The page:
News and events revolving around the ousting of CIA agent Valerie Plame.

Sunday, July 24, 2005

The Australian: Rove scandal chipping at Bush agenda [July 25, 2005]

Ian Bremmer

THE main reason the growing scandal around Karl Rove matters - aside from the fact that a senior White House official may have committed a felony - is that it damages George W. Bush's declining political capital.

From social security reform to Iranian nuclear proliferation, from Supreme Court nominations to US-China confrontation, a president needs domestic political capital to achieve his policy goals. Bush's chip stack is clearly shrinking.
Most second-term presidents have 18months to govern before lame-duck status sets in. Bush is already wrestling with Congress on foreign and domestic priorities. The battle over Rove's possible involvement in a felony dangerously distracts the White House and is likely to undermine support for the President's agenda.

Rove, the man credited with Bush's winning campaign strategies in 2000 and last year, has been dogged by charges he leaked the name of an undercover CIA agent to at least three journalists. One, Robert Novak, published the agent's name in his syndicated column. A second, The New York Times correspondent Judith Miller, is in jail for refusing to reveal who gave her the agent's name. The third, Time magazine's Matthew Cooper, avoided jail when Rove, his source, released him from a confidentiality deal, allowing him to testify before a grand jury. Time also handed over Cooper's notes and emails relating to the leak.

Novak says he wrote the column that outed the agent, Valerie Plame, to discredit ambassador Joseph Wilson's criticism of the Bush administration.

Wilson, Plame's husband, says he was sent to Africa by the White House to investigate claims then Iraqi president Saddam Hussein had tried to buy uranium from Niger. Wilson says he found no evidence such an attempt was ever made. But Bush made the claim in 2003 anyway as part of his effort to secure domestic support for the invasion of Iraq.

Wilson then wrote an opinion piece challenging the White House's truthfulness. Novak says he outed Plame to show the White House had not authorised Wilson's trip to Niger. But Wilson says the White House leaked his wife's name, and Novak printed it, simply to get revenge on someone who had criticised Bush.

With the opening of Cooper's notes, the media has moved into 24-hour Rove-watch. But there is reason to doubt the Bush confidant was the source of the leak.

The disclosure of the agent's name was too sloppy and unprofessional for someone of Rove's calibre. A recklessly large number of journalists were first approached about writing the story.

And although Novak is clearly an ideological conservative, he has criticised the administration often enough that he can hardly be considered its mouthpiece.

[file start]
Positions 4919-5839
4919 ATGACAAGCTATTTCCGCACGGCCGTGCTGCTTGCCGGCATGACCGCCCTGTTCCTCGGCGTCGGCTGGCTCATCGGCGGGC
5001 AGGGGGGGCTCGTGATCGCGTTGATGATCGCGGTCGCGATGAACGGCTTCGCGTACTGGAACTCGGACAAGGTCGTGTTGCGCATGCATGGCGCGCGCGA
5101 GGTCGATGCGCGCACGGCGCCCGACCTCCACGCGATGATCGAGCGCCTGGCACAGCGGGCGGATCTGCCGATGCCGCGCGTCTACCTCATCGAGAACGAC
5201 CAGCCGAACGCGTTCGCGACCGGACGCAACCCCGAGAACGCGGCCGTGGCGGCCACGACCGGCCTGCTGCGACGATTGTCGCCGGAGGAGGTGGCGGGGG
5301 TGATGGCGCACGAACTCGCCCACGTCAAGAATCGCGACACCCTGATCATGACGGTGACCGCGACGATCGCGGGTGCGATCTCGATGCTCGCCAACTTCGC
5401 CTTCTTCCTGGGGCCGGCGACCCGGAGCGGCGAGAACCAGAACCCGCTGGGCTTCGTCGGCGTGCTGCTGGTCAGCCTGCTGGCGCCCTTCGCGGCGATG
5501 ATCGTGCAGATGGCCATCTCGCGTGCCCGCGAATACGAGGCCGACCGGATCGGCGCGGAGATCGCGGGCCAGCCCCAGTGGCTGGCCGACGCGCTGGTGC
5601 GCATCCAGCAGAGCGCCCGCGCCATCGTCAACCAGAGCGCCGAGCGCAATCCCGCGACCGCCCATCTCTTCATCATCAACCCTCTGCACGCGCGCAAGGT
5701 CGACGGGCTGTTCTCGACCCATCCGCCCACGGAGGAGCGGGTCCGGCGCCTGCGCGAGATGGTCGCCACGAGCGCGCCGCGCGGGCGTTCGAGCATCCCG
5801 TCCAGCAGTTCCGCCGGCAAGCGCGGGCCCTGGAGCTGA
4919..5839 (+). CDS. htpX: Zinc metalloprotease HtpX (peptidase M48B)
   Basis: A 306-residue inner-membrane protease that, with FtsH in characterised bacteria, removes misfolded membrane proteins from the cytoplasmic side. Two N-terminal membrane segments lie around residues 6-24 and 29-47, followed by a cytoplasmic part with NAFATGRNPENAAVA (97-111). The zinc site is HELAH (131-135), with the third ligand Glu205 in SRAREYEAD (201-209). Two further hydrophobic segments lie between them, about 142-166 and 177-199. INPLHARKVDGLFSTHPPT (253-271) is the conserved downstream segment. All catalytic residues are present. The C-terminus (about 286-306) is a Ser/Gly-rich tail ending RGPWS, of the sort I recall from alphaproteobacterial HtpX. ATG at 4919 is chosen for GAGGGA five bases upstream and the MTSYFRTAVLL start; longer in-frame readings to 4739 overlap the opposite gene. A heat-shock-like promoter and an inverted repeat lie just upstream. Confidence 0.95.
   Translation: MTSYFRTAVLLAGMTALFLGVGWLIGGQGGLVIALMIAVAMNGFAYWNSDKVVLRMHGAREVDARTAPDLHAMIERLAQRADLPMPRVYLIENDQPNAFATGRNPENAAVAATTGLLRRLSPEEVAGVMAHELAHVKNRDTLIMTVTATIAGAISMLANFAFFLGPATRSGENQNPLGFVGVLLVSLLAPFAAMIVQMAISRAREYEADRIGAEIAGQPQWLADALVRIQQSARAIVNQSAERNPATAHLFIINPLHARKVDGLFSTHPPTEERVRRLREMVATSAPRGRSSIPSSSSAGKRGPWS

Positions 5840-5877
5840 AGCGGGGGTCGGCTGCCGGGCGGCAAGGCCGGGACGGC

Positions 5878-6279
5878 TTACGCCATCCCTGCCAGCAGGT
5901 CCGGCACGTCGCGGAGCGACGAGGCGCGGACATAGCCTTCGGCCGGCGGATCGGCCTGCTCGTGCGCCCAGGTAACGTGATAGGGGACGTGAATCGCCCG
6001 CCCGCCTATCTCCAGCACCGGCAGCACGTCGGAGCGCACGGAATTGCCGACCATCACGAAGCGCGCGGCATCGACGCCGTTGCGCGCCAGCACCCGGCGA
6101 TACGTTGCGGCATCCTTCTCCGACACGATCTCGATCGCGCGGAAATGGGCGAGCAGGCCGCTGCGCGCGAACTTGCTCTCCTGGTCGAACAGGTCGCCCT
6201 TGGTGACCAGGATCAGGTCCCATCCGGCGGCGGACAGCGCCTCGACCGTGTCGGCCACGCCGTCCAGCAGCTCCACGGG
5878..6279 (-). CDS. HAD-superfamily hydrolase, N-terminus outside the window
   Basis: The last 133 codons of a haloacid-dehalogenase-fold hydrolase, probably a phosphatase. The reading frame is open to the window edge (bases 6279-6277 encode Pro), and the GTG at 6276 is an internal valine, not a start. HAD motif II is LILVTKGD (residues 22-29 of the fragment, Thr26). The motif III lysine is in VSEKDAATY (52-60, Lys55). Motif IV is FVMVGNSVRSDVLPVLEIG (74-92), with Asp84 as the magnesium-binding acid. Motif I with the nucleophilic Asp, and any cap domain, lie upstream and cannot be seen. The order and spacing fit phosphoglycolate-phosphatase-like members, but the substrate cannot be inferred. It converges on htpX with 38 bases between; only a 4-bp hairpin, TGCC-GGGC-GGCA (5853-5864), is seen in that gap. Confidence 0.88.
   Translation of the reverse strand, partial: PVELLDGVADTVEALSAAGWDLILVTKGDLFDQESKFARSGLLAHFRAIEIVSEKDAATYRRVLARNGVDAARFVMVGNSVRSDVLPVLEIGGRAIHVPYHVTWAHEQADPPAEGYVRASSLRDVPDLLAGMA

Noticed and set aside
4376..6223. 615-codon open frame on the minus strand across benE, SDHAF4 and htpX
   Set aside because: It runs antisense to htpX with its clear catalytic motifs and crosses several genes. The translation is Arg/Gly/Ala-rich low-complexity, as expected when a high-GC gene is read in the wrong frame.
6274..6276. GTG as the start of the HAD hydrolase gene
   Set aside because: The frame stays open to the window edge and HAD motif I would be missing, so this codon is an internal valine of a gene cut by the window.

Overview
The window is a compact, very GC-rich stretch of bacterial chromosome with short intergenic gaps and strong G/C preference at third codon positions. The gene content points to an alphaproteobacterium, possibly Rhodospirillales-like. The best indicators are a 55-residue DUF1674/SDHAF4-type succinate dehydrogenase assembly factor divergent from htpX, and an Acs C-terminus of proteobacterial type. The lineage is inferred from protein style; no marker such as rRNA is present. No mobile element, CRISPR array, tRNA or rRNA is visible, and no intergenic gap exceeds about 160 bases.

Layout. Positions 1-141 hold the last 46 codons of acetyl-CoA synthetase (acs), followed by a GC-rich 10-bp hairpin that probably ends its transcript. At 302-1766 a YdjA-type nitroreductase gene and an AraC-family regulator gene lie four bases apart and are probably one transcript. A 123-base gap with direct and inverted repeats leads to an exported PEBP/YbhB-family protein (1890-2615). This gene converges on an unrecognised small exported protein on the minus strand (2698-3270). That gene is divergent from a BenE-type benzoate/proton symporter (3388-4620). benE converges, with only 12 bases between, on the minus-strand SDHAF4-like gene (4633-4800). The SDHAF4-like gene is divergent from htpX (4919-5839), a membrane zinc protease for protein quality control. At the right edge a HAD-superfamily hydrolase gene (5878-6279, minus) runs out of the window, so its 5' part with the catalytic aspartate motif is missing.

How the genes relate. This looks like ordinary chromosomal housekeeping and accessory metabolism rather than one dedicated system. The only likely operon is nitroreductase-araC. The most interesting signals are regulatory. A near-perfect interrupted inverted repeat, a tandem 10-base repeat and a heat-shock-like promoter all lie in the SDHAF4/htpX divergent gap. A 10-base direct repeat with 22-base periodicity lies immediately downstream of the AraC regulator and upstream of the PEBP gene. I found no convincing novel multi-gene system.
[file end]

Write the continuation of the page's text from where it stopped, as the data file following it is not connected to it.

It was no sure thing Novak would play his assigned role. The lack of a coherent media strategy, the unnecessary urgency about placement of the story and the eagerness to use Novak all point to a leaker in the White House less media-savvy than Rove.

But if Rove didn't leak the agent's name, who did? It's sheer speculation, but smart money in Washington appears to be on Vice-President Dick Cheney's chief of staff, "Scooter" Libby, giving Plame's name to The New York Times reporter Miller - possibly with the direct involvement, or at least knowledge, of Cheney himself.

That would explain why the administration gave Cooper the go-ahead to reveal his conversations with Rove: the White House was confident Rove had broken no laws. If Miller were to reveal her sources, on the other hand, that would be another political problem entirely. Miller is accordingly likely to be the journalist who received the initial leak.

The person who gave her Plame's name may well be indictable. In other words, if Miller had revealed her source, a senior Bush official could have landed in jail - setting off a media circus of Monica Lewinsky proportions. That scandal would have potentially paralysed the administration at a time it is wrestling with high-stakes policy problems.

It's likely the scandal around Rove will grow. Because Bush values personal loyalty, and because his adviser has probably not broken the law, Rove is expected to remain in the administration. Bush knows the media would read Rove's departure as an admission of guilt and report the story as a body blow to the administration's credibility.

Ian Bremmer is president of Eurasia Group, a political risk consultancy, and senior fellow at the World Policy Institute.


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